How is the housing recovery faring? Well it depends on where you live as major discrepancies still exist in different markets. Slow income growth is also prohibiting home purchases, while “part of the slow recovery has to do with slow recovery in employment,” says David Crowe, chief economist for the National Association of Homebuilders (NAHB). Crowe was one of three speakers during a mid-year economic forecast held yesterday. Additional presenters included American Institute of Architects (AIA) chief economist Kermit Baker and Association of Building Contractors (ABC) chief economist Anirban Basu.
The economists agree that affordability continues to play a major role. “Those in the lower income bracket can’t afford to buy or even rent but some conditions are getting
better particularly for existing owners,” says Baker.
“We are not seeing real income growth and that has to do with the slowdown in home purchases,” adds Crowe. “We are seeing some modest growth in the older generations but marginal growth in younger groups.”
This creates a trickle-down effect. Crowe explains that if younger people aren’t buying homes as first time homebuyers then existing homebuyers can’t sell their house and move up to a new home. He adds that student debt also plays a role.
“These factors are making housing growth slower than what we are used to,” says Crowe. “Even though we are back up to levels of employment pre-recession, housing is still experiencing the slowest growth since the 1960s.”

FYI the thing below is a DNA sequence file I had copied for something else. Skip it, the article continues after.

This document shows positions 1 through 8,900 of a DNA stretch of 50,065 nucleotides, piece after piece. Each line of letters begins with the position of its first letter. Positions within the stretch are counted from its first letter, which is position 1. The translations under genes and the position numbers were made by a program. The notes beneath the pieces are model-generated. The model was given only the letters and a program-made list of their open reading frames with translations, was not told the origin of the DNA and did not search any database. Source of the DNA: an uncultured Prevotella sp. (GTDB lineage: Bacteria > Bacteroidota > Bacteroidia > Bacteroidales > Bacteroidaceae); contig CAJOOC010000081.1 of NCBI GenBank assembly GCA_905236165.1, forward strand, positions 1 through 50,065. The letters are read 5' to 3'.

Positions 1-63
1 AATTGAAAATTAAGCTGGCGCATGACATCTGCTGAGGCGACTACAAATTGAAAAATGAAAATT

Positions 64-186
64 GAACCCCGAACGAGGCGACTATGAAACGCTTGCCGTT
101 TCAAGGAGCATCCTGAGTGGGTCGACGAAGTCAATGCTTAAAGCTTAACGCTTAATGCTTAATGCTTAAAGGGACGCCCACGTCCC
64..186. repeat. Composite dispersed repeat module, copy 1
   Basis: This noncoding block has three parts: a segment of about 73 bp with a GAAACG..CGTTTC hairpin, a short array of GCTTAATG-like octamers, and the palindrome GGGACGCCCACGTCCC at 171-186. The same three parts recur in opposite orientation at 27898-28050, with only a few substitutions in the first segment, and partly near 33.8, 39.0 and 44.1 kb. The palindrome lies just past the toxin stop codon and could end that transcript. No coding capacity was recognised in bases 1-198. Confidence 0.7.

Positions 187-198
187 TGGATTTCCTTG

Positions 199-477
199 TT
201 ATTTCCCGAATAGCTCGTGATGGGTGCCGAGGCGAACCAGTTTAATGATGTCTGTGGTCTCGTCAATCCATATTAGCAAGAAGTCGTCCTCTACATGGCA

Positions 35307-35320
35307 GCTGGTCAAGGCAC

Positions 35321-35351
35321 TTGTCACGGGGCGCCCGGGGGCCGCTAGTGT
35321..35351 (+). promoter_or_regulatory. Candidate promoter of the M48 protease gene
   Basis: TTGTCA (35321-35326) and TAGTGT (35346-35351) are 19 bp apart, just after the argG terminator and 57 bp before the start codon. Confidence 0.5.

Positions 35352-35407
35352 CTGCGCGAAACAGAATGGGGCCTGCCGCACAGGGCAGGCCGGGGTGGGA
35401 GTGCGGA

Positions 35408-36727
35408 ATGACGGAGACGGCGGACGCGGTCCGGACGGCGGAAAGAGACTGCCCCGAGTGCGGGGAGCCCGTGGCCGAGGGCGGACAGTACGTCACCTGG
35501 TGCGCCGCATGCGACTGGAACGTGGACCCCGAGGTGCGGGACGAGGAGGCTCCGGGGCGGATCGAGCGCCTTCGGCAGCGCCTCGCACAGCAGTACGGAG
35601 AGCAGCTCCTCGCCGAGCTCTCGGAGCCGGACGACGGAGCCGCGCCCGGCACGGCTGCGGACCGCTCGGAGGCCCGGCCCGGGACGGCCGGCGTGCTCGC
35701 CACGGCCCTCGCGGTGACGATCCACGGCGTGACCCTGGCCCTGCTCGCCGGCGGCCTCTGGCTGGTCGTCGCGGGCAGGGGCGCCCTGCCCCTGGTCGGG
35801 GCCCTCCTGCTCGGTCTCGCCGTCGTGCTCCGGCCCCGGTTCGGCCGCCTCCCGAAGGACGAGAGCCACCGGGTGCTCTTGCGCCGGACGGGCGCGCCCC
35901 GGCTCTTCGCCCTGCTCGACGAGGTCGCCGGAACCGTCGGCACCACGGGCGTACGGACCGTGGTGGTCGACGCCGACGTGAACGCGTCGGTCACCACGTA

While slow may be the word for housing growth there are some bright spots.
“Multi-family has been the star of the show and well above normal production levels,” says Crowe. Remodeling has also been moving at a decent pace and Crowe expects modest growth here as well.
Still there are different scenarios playing out across the country. “The Midwest still has a long way to go and is quite a distance from normal,” says Crowe. Basu says, however, that some states that really struggled in the downturn are now faring well in terms of construction jobs, including Florida, Arizona, California, Nevada and Georgia.
He calls these stats ‘The Comeback Kids,’ as they are posting big numbers from a growth
In 2016, experts agree things will be closer to normal.
“On the single family side we are halfway there but gaining speed and we will begin to see some rapid incases in single-family production,” says Crowe. “So by the end of 2016 we will be closer to normal.”